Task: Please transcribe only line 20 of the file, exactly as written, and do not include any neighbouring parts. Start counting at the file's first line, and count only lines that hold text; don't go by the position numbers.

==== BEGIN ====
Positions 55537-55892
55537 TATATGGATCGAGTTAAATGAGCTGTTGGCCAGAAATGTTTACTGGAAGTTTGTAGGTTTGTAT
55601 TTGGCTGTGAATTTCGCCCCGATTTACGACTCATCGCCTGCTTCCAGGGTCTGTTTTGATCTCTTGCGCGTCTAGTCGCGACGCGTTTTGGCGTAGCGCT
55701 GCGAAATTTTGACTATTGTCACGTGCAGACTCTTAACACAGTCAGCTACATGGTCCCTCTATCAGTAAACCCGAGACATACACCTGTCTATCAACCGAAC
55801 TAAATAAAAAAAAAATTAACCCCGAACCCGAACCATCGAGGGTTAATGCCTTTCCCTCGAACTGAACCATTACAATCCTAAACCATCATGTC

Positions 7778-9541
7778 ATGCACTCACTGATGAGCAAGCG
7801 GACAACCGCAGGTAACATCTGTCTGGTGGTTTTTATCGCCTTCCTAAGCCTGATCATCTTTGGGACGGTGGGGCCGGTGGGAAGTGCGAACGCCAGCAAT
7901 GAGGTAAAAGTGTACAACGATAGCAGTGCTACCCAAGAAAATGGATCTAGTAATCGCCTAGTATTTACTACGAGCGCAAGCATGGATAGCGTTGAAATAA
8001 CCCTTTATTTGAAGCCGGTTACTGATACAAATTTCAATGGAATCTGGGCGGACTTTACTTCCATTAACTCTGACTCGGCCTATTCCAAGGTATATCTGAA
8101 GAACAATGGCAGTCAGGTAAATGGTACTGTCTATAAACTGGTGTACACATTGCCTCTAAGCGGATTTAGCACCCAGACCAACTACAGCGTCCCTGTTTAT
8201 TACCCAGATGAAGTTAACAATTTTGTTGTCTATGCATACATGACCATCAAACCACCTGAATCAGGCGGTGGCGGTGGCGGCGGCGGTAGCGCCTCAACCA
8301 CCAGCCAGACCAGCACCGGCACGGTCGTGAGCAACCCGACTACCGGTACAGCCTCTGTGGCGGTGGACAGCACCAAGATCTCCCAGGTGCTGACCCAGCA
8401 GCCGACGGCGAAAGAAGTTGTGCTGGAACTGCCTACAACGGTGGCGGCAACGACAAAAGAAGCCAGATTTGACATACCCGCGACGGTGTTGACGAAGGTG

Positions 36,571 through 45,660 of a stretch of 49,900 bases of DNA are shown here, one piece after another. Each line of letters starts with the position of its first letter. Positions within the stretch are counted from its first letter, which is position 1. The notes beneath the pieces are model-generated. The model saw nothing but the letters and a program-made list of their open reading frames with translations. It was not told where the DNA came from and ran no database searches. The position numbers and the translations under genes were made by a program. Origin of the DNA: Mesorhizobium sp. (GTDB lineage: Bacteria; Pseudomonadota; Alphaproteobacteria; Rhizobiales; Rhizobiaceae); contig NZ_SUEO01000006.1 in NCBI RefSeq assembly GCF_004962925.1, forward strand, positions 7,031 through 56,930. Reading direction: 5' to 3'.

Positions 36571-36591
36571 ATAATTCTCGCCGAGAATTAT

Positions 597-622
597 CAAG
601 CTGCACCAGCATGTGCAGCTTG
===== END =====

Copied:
601 CTGCACCAGCATGTGCAGCTTG